Statement by Human Rights experts
Learning from historical tragedies is key to strengthen the global fight against racism International Day for the Elimination of Racial Discrimination
GENEVA (20 March 2015) – Speaking ahead of the International Day for the Elimination of Racial Discrimination, three United Nations experts on racism have called on Governments around the world to preserve the historical memory of past atrocity crimes to make more effective the global fight against racism.
The Special Rapporteur on contemporary forms of racism, Mutuma Ruteere; the Chair-Rapporteur of the Working Group of Experts on People of African Descent, Mireille Fanon Mendes-France; and the Chairperson of the Committee on the Elimination of Racial Discrimination, José Francisco Cali Tzay, said that breaking the silence on past human rights tragedies can only be achieved through political will and education.
“This year the International Day for the elimination of racial discrimination has a particular resonance as we celebrate the 50th anniversary of the International Convention on the Elimination of All Forms of Racial Discrimination (ICERD) and commence the International Decade for People of African descent (2015-2024).
Striving for a world free of racism and racial discrimination while remembering historical tragedies and inhumane actions, related to racial or ethnic hierarchizing and discrimination, which have affected global history and caused untold suffering are inseparable parts of the fight against racism that all actors must undertake. We continue to be confronted with evidence that we are still some way from realizing the goal of universal non-discrimination, inter-ethnic harmony and unbiased justice that so many have worked to achieve.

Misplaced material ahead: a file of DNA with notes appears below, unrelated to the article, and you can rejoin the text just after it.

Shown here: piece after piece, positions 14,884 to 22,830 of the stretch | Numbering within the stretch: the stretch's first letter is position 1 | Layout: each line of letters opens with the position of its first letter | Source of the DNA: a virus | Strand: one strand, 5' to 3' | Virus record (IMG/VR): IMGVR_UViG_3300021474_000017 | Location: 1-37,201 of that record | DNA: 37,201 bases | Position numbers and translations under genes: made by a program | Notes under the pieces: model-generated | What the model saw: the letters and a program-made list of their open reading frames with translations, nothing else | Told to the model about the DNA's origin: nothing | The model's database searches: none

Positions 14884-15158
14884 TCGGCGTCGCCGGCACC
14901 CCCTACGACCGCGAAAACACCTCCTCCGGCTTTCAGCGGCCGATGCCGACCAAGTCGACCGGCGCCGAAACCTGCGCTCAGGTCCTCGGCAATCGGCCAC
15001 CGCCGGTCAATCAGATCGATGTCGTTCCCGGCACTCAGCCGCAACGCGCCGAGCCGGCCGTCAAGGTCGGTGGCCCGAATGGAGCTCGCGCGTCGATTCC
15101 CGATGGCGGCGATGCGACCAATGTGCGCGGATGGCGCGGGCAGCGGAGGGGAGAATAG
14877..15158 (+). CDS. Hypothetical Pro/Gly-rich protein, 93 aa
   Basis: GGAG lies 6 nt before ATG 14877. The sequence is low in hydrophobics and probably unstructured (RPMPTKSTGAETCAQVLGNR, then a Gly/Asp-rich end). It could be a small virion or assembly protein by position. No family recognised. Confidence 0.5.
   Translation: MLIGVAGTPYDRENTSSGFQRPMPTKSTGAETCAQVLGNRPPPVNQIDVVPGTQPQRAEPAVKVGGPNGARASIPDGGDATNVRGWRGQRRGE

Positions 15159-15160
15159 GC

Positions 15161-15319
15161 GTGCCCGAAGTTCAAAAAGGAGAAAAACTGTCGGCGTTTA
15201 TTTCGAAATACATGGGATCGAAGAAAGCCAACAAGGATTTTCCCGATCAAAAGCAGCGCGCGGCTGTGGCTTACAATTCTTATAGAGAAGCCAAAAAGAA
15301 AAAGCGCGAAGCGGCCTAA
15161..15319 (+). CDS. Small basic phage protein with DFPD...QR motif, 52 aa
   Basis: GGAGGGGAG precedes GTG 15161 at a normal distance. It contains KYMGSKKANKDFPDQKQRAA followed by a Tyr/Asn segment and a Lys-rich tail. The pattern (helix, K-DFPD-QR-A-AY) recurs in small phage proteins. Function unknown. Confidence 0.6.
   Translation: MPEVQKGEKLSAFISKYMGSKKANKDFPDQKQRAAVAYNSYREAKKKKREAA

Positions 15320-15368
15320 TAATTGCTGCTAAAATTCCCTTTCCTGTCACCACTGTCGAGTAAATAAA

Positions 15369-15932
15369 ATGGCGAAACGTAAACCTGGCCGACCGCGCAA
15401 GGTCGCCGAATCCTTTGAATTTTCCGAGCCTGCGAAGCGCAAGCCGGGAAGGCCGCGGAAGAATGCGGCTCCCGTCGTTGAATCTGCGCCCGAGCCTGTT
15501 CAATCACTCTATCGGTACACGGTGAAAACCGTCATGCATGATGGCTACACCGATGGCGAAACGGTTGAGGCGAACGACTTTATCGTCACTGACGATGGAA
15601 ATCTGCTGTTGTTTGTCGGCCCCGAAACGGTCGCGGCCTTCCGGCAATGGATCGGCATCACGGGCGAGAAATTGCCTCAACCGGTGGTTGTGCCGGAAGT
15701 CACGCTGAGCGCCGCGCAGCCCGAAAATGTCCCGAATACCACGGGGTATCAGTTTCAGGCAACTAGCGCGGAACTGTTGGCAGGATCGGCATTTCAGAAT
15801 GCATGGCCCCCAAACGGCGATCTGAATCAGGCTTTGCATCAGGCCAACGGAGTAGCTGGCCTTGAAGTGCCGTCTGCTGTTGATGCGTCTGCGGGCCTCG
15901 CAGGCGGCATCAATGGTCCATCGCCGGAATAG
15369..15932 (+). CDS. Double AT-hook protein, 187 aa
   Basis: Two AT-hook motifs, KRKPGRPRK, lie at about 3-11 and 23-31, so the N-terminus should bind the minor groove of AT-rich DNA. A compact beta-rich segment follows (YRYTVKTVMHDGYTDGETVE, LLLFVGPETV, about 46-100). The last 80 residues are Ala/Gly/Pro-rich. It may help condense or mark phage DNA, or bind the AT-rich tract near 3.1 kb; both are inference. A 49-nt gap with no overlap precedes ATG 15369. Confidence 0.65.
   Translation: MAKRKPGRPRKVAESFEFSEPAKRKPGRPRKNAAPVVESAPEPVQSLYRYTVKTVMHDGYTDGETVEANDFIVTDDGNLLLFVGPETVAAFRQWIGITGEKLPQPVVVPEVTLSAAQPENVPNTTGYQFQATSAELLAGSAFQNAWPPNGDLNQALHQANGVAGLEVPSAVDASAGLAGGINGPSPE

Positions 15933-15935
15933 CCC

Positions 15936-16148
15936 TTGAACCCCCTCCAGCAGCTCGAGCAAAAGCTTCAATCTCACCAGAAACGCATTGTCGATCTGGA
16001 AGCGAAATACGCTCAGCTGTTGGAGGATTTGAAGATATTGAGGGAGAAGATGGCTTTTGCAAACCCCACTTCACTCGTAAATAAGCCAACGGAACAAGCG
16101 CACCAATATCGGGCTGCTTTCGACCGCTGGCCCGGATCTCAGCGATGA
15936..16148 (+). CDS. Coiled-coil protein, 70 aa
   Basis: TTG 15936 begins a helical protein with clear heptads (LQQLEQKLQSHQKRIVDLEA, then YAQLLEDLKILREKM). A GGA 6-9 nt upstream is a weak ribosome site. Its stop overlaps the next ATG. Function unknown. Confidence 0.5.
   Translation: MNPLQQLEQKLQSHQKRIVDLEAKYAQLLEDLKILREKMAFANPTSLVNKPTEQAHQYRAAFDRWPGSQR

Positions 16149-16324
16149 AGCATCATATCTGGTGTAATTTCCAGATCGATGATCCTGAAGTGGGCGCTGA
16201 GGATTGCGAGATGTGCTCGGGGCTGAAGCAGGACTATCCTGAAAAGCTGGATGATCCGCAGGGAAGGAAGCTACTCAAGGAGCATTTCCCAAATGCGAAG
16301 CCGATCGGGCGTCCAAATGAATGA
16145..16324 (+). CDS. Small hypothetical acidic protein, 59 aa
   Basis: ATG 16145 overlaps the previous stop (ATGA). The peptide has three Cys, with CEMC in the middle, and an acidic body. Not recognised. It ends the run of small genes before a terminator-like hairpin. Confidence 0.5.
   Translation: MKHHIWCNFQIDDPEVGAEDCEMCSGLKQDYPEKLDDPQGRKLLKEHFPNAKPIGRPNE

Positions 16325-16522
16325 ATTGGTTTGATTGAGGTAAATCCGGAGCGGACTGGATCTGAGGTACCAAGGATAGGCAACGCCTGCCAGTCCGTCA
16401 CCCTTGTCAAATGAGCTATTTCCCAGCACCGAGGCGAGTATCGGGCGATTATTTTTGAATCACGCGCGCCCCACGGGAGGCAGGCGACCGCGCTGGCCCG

The complex linkages between past and contemporary forms of racism must indeed be considered to prevent racial discrimination, xenophobia, afrophobia and related intolerance and banish racism in our societies. In this respect, political will and education is key in breaking the silence on past human rights tragedies.
Often history books are silent about past atrocities committed in the name of race and ethnicity, falsify or distort historic facts, spread racial prejudice, and elude the history, cultures, traditions and positive contributions of those exposed to racism and discrimination, including people of African descent, minorities, migrants, indigenous peoples and other groups.
As we commemorate this important milestone for the ICERD, we can look back and see some great successes in the fight against racism; the most significant has been the end of Apartheid in South Africa. But racism and discrimination is present today in our modern societies across the globe and in many forms. Only by recognising and learning from history can we make past successes a contemporary reality.
We call upon States, and all relevant actors to adopt and implement measures to preserve historical memory of past atrocity crimes, to promote an accurate reflection of historical facts relating to past atrocities in text books and other educational material; to implement awareness-raising initiatives and ensure trainings for teachers on racial discrimination; prescribe unbiased schoolbooks that include the positive contribution of the victims of racial discrimination, while promoting more tolerance and respect for diversity.
We urge States to fully implement the ICERD as well as the Durban Declaration and Programme of Action, and the Programme of Activities for the implementation of the International Decade for People of African Descent: Recognition, Justice and Development which constitute key instruments in the global fight against racism including past atrocities.”
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